With plenty of room to expand, the Isle of Man has plenty to look forward to.

The United Kingdom continues to dominate the Isle of Man's captive market but the authorities have been actively seeking to reduce this dependence. Redomiciliation regulations, in particular, have proved successful in luring captives from other jurisdictions.At the last count, the domicile hosted 179 captives, but as David Findlay, business development manager at the Insurance and Pensions Authority (IPA) points out: “While the number of captives can be considered a useful indicator of the fortunes of the sector in a particular domicile, another, perhaps more meaningful statistic is the funds under management in the domicile in relation to the number of captives authorised. This combined measure provides the yardstick by which to ascertain the use to which the captives are being put - their substance - or the benefit that the parent organisation is deriving by using the captive as the anchor point of their risk management strategy. As at the end of 1997, the Isle of Man's 175 captives had £4.7 billion under management.”Regulation of insurance companies is carried out by the IPA in accordance with the Insurance Act 1986. The Act seeks to ensure that those running insurance businesses are fit and proper and that the companies are financially sound. The legislation is clear and comprehensive and its reporting requirements satisfy the IPA's strict supervisory needs without placing unnecessary demands on the marketplace.The IPA is respected for its proactive and non-bureaucratic approach to fulfilling its supervisory role.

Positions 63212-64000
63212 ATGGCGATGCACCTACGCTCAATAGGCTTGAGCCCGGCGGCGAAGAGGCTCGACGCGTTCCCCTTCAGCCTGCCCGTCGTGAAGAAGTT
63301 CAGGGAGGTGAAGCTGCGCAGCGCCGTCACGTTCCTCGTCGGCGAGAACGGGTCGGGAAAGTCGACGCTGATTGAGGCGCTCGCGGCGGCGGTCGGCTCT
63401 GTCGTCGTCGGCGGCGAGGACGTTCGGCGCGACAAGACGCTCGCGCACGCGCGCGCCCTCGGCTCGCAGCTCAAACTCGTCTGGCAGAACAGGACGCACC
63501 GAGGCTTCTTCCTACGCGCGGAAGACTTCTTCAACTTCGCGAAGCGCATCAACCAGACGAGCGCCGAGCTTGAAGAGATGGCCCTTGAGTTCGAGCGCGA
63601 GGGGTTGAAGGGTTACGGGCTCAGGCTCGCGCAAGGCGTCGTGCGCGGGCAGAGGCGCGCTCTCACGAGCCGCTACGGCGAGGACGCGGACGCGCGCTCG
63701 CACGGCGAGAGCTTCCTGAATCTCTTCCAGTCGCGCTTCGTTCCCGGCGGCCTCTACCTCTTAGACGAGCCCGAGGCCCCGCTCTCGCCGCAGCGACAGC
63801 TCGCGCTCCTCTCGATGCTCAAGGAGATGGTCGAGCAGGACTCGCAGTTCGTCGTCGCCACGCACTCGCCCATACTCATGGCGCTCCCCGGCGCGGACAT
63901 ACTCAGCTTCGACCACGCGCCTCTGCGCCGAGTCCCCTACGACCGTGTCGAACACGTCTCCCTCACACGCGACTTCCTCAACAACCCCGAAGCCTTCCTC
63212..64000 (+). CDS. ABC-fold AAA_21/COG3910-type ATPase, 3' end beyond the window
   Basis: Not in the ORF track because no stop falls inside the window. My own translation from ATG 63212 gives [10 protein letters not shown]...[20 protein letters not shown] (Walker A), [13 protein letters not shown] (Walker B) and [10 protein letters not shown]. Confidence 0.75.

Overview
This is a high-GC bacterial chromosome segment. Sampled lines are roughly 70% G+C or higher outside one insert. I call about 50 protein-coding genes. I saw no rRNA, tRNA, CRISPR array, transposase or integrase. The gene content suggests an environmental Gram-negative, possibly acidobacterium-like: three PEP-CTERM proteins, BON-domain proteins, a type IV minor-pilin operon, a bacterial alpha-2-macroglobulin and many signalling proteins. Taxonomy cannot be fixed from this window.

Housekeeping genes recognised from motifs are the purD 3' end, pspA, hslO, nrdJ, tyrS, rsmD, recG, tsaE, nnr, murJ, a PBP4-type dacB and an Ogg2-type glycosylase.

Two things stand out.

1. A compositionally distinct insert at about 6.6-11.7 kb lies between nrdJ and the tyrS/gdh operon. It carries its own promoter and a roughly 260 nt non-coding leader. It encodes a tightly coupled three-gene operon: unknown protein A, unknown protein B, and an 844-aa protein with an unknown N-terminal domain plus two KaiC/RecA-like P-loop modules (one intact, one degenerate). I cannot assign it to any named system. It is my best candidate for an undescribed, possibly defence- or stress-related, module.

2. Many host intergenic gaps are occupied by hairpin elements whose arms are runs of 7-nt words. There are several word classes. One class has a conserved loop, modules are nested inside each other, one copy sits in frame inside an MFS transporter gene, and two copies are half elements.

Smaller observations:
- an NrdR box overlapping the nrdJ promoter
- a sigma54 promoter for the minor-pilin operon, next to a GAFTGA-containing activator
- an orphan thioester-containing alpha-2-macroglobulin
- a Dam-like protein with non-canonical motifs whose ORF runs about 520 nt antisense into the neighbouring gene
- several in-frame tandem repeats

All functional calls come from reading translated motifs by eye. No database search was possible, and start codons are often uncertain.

What about tax?
A wide array of fiscal options is available to insurance companies. All companies have the option of paying tax at a standard rate of 20%. Any island based company transacting business internationally, however, can choose to operate under the International Business Act 1994, whereby they may elect to pay tax at a rate between 1% and 35%.
As an alternative, insurance companies may operate under statutory provisions whereby they may be exempted from tax on all, or part, of their profits, provided business is not transacted with Isle of Man residents.

What about infrastructure?
The Isle of Man has an abundance of financial sector related expertise. With international banks, legal and accountancy firms, investment managers, actuarial consultancy services and trust facilities to hand, the island offers a wide array of ancillary services. Meanwhile, market leaders in captive management are represented on the island and suitably qualified personnel with a wealth of international experience are available to act as locally based directors.The island's business environment is not its only attraction. With a land mass of 227 square miles inhabited by a population of 72,000 people, the island boasts a high quality of life. The room to expand - a rare commodity in some international financial centres - is one of the island's most prized assets.